If I did not have this beautiful family I would have removed myself long ago to the top of some menacing hill, where I might throw down obscure platitudes that could then roll on of their own accord. My own modern Confucianism, crossed with the nuggets I pulled from Rilke’s Letters to a Young Poet:

Your best moments are impossible to share.
If you can imagine yourself not writing, then don’t.
Opinions are meaningless.
Always be patient with yourself.

I could go on; beginning is easy. It is the conclusion that comes with a requisite period of hand-wringing, nervous by the hot-stove of thematic fusion, waiting for a sense of completeness to rise from the flat-dough of conjecture. What if this, what if that, and on and on until the mind dozes off. But what does it mean? Nothing.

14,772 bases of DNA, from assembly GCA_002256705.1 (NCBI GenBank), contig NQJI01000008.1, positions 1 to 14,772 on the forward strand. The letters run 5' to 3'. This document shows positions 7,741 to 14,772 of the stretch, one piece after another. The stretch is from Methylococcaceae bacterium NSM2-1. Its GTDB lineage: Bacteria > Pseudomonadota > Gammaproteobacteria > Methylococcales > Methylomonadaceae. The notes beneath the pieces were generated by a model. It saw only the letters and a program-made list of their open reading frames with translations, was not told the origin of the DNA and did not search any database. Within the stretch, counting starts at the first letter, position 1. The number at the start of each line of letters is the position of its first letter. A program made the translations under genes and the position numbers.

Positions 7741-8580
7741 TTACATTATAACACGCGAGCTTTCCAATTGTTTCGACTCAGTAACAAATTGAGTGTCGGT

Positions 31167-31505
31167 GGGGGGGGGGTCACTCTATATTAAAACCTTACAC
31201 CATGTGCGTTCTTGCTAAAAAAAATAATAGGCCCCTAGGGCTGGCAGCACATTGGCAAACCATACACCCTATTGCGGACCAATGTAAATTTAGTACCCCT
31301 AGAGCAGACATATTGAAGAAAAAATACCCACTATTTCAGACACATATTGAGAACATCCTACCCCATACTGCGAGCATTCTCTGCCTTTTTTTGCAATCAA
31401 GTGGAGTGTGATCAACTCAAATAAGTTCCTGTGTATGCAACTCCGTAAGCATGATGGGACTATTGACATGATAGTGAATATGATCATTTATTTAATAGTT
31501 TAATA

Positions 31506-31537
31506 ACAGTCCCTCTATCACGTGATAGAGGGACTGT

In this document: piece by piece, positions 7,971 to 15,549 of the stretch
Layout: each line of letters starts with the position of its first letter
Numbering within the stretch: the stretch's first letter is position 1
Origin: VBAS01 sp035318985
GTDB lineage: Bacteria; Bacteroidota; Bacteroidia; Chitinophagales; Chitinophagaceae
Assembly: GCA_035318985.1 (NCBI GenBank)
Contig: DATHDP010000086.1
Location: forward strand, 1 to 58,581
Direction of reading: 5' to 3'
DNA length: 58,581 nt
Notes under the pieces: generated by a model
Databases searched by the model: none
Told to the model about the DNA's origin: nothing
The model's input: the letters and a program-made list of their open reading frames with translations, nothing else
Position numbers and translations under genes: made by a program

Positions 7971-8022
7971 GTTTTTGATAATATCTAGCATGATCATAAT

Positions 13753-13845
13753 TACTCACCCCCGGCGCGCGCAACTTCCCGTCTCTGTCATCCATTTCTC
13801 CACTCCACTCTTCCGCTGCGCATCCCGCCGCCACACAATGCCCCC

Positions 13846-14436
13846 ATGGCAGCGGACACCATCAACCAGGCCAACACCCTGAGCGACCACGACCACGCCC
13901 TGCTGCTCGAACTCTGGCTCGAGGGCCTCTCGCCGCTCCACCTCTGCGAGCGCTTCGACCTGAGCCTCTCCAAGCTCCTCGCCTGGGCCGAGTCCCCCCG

Eat the rice. Clean the bowl. In Zen meditation, this phrase is used to illustrate the importance of habit, and of staying in the moment. Thoughts are fine, but moving on to what’s next with a clear and present mind is zen. Thoughts can often be their own obstacles; better to simply have instinct about one thing at a time.

In my world, the flowers have choices to make, and the sky laughs at their indecision. In the world that was my father’s, everything is still. We are assembled from first principles, we aspire to uphold our duties and preserve our honor, we look for truth and avoid fabrication, but there is no space made for feelings. Emotions are simply the clothes that we wear. They are not flesh. On his last day, my father slept, and did not wake up. I heard his lungs fight for air. I watched my step-sister rub his cold feet. We ate burritos by the bed, while his soul poured itself into the sunset.